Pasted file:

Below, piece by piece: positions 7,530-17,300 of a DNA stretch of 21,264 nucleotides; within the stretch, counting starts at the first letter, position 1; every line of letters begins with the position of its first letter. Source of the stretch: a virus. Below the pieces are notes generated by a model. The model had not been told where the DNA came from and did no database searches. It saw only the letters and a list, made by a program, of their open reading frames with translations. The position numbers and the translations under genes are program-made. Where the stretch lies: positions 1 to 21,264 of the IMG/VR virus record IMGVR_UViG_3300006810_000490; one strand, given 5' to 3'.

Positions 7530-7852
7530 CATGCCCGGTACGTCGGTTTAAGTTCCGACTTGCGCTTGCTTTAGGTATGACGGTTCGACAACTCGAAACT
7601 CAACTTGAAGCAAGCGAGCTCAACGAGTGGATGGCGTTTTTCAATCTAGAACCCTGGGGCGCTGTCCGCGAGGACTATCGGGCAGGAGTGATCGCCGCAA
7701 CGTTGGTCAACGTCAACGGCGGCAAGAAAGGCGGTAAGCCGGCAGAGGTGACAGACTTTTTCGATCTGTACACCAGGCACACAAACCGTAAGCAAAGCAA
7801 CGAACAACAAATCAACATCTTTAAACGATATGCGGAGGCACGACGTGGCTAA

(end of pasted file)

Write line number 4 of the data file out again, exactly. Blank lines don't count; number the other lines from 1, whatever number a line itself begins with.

7601 CAACTTGAAGCAAGCGAGCTCAACGAGTGGATGGCGTTTTTCAATCTAGAACCCTGGGGCGCTGTCCGCGAGGACTATCGGGCAGGAGTGATCGCCGCAA